August 1998

I like to think that I'm open-minded about a lot of things. Sexual preference is one of these. Basically, as long as you're not chasing after toddlers, I don't care. Yeah, I know. Not being homophobic hardly qualifies me for the most open-minded person of the year award. In my family, however, it should. I was raised to be anti-gay.

If my mother would read this, she would say "I don't hate gays, I just think that they're sick and unnatural" Thanks, Ma. So one day, in my early teens, I had a sudden insight. Gays weren't sick and disgusting. Sexual preference is totally irrelevant. Gay men don't all swish. Lesbians aren't all able to bench press Ford trucks. Pretty simple, huh? At the time, to me, it was mind blowing. Suddenly, I had to question everything that my parents had told me. . . like the yearly visits from the Easter Bunny, the chances of my face freezing when I made faces, and the devastating effects of coffee drinking by a juvenile.

I kept quiet about my little discovery. They weren't going to listen to me. One day, at dinner, I couldn't stand it anymore. Either my father or brother made some comment about how disgusting it was to see two guys holding hands at the flea market. So, as innocently as possible, I pointed out that my parents had also been holding hands. Well, that was different, they rushed to assure me. Apparently, that was how it was supposed to be. My first thought was flea markets should be safe havens for gays. Then I got with it and said that I didn't see anything wrong with it. They were holding hands, not having sex. My family stared at me. I felt that I'd suddenly developed leprosy. Calmly, as though he were talking to a three-year-old, my brother explained to me that it wasn't the act but the perpetrators. Before you ask; no, he didn't use that word. Just as calmly, I said that there is no reason that two men can't hold hands in public. My mother, looking as though someone had tarnished her baby, changed the subject.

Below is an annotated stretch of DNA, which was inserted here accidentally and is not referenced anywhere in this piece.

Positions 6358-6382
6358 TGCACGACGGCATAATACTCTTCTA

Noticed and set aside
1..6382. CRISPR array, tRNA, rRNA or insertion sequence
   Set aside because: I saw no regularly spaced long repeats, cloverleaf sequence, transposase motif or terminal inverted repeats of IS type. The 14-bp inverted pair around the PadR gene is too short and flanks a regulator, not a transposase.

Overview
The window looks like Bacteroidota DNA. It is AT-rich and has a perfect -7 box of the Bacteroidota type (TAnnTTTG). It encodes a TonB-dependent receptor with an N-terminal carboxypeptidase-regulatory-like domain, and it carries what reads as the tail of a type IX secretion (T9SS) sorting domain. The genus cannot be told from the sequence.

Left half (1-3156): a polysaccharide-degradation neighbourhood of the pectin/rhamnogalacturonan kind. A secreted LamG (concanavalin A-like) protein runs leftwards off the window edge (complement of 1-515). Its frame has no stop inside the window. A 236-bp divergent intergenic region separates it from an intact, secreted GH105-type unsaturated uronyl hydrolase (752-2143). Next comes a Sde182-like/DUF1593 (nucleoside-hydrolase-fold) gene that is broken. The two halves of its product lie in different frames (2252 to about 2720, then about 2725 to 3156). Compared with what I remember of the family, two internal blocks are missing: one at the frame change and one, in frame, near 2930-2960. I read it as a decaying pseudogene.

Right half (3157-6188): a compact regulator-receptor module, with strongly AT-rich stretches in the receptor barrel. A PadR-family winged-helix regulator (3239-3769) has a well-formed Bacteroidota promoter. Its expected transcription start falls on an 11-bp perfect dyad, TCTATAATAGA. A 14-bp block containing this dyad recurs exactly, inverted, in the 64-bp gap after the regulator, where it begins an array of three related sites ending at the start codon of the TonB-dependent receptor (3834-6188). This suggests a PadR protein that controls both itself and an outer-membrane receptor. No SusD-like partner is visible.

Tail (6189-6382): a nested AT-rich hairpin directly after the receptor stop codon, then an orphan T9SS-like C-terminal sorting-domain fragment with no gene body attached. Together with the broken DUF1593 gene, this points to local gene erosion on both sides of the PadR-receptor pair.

I should also explain that my family is fond of debates. Not a knock-down, drag-out Jerry Springer kind of debate but logical, well-reasoned ones. The problem is, we have few debate topics because we agree on most important things. Suddenly, there was a new topic. Homosexuality. Previously, the topic had been dormant, because there was no one to take the for side, or perhaps, the non-against side. Now, when anyone is spoiling for a debate, it's always homosexuality. It's my parents, brother, and sister against me. I never gain any ground on the argument, nor do they. We always hash it out though.

Sometimes my grandmother gets into the act too. Actually, she doesn't debate. She sits off to the side and echoes the words "sick", "unnatural", and "perverted" when ever they are mentioned. It's fairly comical. Eventually, she tells some little side story such as this one. "The other day, they were showing a wedding on one of my news shows. And it was two men! Can you believe it? They were getting married! In a church, no less. This is not what God intended. Then they were pronounced husband and husband, or whatever it is that those people do, and they kissed!! It was disgusting. Two men kissing on television. That should not be seen"

I resisted the urge to grab my copy of In & Out. I ventured in a different direction. "So, you saw that it was a gay wedding and you kept watching? What did you think they were going to do, shake hands? If it's so disgusting, why did you watch?" My grandmother buckled under all of the pressure and began to spout of things about how old she was and how important God was to her. Then she started to cry. I made a mental note to invite a lesbian friend to dinner next week.

So here I sit, the gay-friendly daughter of conservative Republicans. Shh, don't tell the National Rifle association, or they may revoke the family membership.


Julie is an eighteen year old heterosexual college student from Illinois who obsesses about movies and is secretly holding out for Rupert Everett or Paul Rudd. Don't worry, she's not holding her breath. Should you feel the urge to contact her, whether it be to take potshots at her grandmother or to commiserate about Paul Rudd, you send e-mail to MazzyMae@aol.com.

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